Give Us This Day (5 of 8) by Jim Henry
This content is part of a series.Pastor Jim Henry
First Baptist Church
3701 L. B. McLeod Road
Orlando, Florida 32805
Reprinted from Radio Program, "We Believe"
Program CT 408919 l616
"GIVE US THIS DAY"
It's absolutely amazing, in the midst of this tremendous, majestic
prayer, after Jesus has said: "Hallowed by Thy Name, Thy kingdom
come, Thy will be done," that He suddenly turns to something so earthy
as bread. It nearly seems out of order, and yet the more we look at
it, we'll see how much in order it really is.
Brother Lawrence, a mystic of another age, said: "We should not
separate the significance of the things that God touches, for they are
all sacred. I can lift up a piece of straw to the glory of God."
Sonetimes, however, we have a way of putting spiritual things into
compartments, divorcing them from the other things of life. I once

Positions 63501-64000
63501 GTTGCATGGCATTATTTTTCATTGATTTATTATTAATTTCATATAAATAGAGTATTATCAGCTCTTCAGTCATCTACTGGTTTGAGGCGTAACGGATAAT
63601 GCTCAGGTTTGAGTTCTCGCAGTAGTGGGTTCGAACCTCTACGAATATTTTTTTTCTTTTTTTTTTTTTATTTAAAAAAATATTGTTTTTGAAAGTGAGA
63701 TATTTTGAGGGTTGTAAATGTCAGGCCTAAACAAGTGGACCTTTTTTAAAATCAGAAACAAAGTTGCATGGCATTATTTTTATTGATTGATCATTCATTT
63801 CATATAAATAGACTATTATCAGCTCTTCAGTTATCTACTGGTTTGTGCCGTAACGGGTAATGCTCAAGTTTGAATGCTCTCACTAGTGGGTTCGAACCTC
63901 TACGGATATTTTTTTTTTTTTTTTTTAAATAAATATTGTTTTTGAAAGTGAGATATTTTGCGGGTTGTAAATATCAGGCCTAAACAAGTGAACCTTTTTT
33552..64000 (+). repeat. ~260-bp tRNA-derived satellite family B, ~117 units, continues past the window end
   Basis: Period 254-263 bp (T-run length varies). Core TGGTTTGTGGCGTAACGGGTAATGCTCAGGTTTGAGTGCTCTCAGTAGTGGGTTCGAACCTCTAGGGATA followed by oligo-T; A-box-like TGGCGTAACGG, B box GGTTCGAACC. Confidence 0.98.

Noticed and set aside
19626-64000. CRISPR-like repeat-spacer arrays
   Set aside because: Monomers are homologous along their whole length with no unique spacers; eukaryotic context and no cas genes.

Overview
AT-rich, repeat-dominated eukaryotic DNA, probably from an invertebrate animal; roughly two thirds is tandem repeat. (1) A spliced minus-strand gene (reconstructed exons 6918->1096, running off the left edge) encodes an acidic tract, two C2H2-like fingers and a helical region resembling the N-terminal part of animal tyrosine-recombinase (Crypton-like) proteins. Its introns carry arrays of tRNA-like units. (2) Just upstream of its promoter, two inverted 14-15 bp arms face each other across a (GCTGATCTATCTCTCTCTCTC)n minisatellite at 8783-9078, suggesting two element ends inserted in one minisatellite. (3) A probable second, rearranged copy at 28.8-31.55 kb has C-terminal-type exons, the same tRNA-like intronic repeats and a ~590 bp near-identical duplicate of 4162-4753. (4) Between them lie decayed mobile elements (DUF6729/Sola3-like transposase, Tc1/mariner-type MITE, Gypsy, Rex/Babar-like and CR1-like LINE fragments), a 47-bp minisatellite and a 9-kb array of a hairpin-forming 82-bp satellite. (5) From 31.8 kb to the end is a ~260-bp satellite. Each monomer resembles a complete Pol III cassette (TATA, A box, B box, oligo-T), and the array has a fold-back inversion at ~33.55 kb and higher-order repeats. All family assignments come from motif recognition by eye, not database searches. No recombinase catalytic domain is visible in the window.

heard a pastor relate an experience at a youth retreat where the kids
were having a good time, like our kids do at Camp Orlando, and the
leader said to them: "All right, kids, you all quit having a good
tine, now. We're going to do something spiritual; we're going to have
He said, "It suddenly dawned on me that they were saying, in so many
words, that having a good time is not spiritual. That's something you
do out here on the side, and now the preacher is going to speak, and
that's something sacred, quiet and spiritual, so divorce that from the
I don't believe that's what Jesus was teaching in this prayer. In the
Model Prayer, He talks about bread in an amazing way. It's
tan(gible--you can look at it, taste it, smell it, eat it--just plain
bread. Jesus understood bread. He was more than likely raised in a
lower-income home, perhaps lower-middle, where food was a precious
commodity. He understood the simple. things of life. He understood
working and sweating in a carpenter's shop, as he worked along beside
his father. He apparently understood what it meant to lose a coin.
Maybe it was Hi ...
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